I am Joseph — a name with a religious legacy that my great-grandfather trusted me to inherit. I have attended staunch Catholic schools in the formative and adolescent years of my life. I have assumed leadership roles that require me to go to the Basilica every morning to teach my peers how to perform Mass correctly. These positions often meant that I addressed questions about religion and why things are done differently in the Catholic Church. Although I rarely had solid answers — if anything, I had even more questions — one thing I knew for sure was that in Genesis 19, God destroyed Sodom and Gomora for their grave sins, specifically their acts of homosexuality, which implied that God opposed homosexuality.
But I believe that only God can make a final judgment on who lives or dies; therefore, I reject the prejudices and the othering of the LGBTQI+ community by the Catholic Church, and I will continue to hope, pray and speak out about my belief that the Church should do so as well.
It takes a staunch, straight Catholic to dismantle prejudices against gays.
I know that some might ask, “Why not just leave the Church and find one that is more open and liberal?” My response is that just as it takes a Ugandan to effect change in Uganda, it takes a staunch, straight Catholic to dismantle the prejudices against the LGBTQI+ community in the Catholic Church. Besides, no human is perfect; the Church leaders are also human. Thinking of them as flawless humans is a misleading mindset. This is a fact that Jesus recognized.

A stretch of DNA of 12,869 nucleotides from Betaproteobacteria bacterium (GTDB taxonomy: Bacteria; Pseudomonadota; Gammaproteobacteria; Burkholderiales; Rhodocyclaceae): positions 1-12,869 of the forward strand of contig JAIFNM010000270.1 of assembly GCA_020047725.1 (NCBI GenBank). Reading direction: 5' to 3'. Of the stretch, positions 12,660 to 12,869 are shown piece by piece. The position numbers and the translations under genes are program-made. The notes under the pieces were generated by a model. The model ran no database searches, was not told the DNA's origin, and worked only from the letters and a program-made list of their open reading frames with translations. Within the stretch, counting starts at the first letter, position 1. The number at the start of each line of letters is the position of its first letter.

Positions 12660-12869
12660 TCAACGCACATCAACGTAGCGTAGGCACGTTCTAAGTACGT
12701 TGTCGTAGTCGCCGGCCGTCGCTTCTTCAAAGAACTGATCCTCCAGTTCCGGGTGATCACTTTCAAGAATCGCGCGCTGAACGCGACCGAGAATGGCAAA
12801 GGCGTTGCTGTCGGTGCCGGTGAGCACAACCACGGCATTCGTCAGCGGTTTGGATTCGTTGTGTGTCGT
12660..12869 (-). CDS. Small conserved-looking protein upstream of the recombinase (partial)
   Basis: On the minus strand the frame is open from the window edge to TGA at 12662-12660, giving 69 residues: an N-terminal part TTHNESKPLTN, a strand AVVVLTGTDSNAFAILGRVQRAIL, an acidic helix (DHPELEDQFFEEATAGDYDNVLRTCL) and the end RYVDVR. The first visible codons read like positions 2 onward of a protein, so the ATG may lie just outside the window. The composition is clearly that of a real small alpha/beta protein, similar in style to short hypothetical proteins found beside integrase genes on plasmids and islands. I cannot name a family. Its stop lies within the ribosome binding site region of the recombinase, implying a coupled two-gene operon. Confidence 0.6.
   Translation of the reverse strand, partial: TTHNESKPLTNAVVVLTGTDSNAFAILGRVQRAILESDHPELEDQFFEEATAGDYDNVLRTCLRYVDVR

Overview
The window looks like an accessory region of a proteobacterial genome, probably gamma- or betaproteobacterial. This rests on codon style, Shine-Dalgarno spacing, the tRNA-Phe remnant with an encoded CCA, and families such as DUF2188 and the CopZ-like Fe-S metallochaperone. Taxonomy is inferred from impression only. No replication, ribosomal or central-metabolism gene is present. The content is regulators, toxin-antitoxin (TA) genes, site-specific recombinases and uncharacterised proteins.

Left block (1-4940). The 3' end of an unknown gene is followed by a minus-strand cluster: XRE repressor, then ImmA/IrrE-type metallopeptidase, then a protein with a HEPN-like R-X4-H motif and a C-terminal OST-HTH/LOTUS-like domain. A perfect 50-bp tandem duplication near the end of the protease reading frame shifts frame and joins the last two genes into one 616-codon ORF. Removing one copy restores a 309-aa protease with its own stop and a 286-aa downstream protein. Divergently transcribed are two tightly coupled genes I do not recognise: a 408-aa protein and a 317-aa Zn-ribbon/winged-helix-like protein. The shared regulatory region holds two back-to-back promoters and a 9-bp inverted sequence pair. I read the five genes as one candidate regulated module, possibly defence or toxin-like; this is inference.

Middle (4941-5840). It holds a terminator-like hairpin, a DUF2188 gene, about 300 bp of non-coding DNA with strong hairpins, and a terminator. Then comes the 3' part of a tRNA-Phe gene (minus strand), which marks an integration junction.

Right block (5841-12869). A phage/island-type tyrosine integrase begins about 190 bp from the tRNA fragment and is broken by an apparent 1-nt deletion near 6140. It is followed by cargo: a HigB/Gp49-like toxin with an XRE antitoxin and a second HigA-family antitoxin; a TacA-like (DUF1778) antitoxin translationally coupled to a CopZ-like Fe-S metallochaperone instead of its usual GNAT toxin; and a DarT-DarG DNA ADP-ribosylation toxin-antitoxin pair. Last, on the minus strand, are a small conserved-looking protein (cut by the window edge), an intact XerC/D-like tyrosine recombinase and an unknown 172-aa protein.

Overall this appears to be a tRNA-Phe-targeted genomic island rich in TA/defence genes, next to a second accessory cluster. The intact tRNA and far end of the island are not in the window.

In Matthew 16:23, Jesus turned and said to Peter, “Get behind me, Satan! You are a stumbling block to me; you do not have in mind the concerns of God, but merely human concerns.” From this Bible verse, Jesus rebukes the rock of the Church, Peter, indicating that the Church heads don’t have the right to judge what’s good or bad because they are not perfect beings themselves. The role of the Church leaders is to provide a safe space for everyone to grow and a belief system with answers to questions man hasn’t answered.
I believe that denying the existence of gay people is questioning God’s choice of creating a very diverse world. Everyone should be celebrated regardless of their sexuality.
It is my prayer that gay Catholics should keep their jobs, that the Catholic Church should welcome everyone and that only God should judge what is right and wrong. Amen.
Three questions to consider:
- Which religions have the most followers in the world?
- Why does the author not leave the Catholic Church to join another religion that accepts gays?
- What is the significance of the Biblical passage Matthew 16:23 in the story?
Joseph Katusabe is a citizen of Uganda. A student at the African Leadership Academy when this essay was originally published, he now attends Middlebury College in the U.S. state of Vermont where he majors in molecular biology and biochemistry. In his spare time he participates in crew. In Uganda he works on an internship aimed at studying the healthcare system and understanding the the inequality in the systems. He dreams of becoming a neurosurgeon who will provide access to quality health care to all Ugandans.